The Good Life France Magazine




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9 months ago

Issue No.26

And I love Chartres,

And I love Chartres, which is twinned with myhome town of Chichester in Sussex. When I’min Chartres, I have such a strong feeling ofhistory and of the past. When I was writingmy latest novel The City of Tears, which is setin the late 16th century against the backdropof the French Wars of Religion, I had to trainmyself to forget the 13th century city I'dwritten about Labyrinth but imagine insteadwhat life would have been like some threehundred and fifty years later. Novelists arenosy! Wherever I am, when I'm writing, I'malways snooping, always excavating the citybeneath the city. I seek the untold stories, thestories of ordinary people, particular thewomen who are left out of the history books.I prefer to explore on my own, quietly with anotebook and a map, standing alone in theshadows and letting the past fill my head. Ifind that the story, the plot, the charactersand atmosphere come to me best in silence. Ido a lot of my pre-site research at home, sothat I already have the sense of thetopography and architecture of the place I'mwriting about, so by the time I visit, I'm feel Ialready know the city. This slower processhelps me to bring a place to life. The researchthrough archives, museums, libraries andbooks are an essential part of the preparation- readers deserve accurate and gripping realhistory - but then there’s what I think of asthe “foot research” - walking, seeing thelandscape, imagining the characters, that'swhat brings a novel to life.Photo: Bobby ChitwoodSometimes I will have spent years visiting aplace years before I even think of writingabout it. All of my knowledge of Carcassonnecomes from having spent some of every yearthere for the past 30 years or so. And the firsttime I ever went to France was to Chartres ona school orchestra exchange trip, so all of mymemories of Chartres go back to being a 14year old clutching her violin. But It wasn’tuntil I was writing Labyrinth in 2004 that Iever put those streets and that amazingcathedral down on paper. Novels, ideas,characters take a long time to brew ...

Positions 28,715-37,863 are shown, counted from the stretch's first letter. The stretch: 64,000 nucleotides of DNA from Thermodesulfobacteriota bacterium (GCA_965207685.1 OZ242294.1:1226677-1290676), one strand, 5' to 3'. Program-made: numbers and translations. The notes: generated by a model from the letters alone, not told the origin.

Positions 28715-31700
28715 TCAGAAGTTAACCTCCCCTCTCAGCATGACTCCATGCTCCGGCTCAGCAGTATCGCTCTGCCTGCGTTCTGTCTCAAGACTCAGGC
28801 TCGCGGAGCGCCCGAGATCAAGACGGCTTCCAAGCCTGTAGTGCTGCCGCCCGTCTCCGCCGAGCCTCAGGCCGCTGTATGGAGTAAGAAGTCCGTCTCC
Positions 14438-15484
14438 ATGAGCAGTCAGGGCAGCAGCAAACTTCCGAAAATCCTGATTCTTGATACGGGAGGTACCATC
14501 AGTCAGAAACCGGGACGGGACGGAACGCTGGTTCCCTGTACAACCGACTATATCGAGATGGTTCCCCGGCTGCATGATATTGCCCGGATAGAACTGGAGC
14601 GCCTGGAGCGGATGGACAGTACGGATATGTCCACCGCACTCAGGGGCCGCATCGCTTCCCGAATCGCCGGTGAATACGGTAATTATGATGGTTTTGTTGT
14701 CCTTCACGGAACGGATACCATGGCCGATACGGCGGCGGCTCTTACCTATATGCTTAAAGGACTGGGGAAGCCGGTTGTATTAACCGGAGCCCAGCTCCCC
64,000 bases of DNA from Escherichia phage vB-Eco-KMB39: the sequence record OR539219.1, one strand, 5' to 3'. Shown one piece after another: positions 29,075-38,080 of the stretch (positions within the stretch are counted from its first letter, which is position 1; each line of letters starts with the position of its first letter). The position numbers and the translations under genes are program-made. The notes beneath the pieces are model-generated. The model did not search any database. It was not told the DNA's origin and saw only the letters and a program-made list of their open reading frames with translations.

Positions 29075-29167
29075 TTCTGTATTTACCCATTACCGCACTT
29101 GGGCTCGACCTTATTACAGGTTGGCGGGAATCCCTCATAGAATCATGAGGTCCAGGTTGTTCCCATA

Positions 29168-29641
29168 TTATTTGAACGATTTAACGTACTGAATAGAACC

Was there a point when, before you wroteLabyrinth, your first big blockbuster, theidea was just in your head, when yousuddenly thought - I'm going to do this, asort of a Eureka moment?To start with, I fell in love with the place,then the history. We bought a tiny house inthe shadow of the medieval city walls ofCarcassonne in November 1989, when I wasexpecting our first child. For three months ofmy maternity leave with my daughter in1990 we were based there and, two yearslater, we did the same thing when our sonwas born During these early years, I wasalways reading about the astonishing historyof Carcassonne - particularly about thereligious wars of the 13th century and agroup of so-called heretical Christians, theCathars, and I was hooked. Little by little, Istarted to realise that the images I had in myhead were actually not scenes from historyat all, but rather imagined characters setagainst the backdrop of the history I wascoming to know so well. Then, in the late1990s, we went to one of the key sites in theCathar story, Montségur in the Pyrenees. Itwas March, the time of year in 1244 whenthe siege of the citadel came to an end, andsome two hundred Cathars were broughtdown the mountain by the Catholic soldiersto be burned at the pyre.As I climbed the mountain on my own -leaving my husband, mother-in-law and ourchildren building a snowman beside thememorial to the Cathar martyrs at the foot ofthe mountain - I thought about how it wasthe key end point really of the CatharCrusade, the moment at which theindependence of the Midi came to an end. Itwas really cold and there was a heavy mist.And then suddenly I was up and through thecloud cover, where the sky above was anintense blue.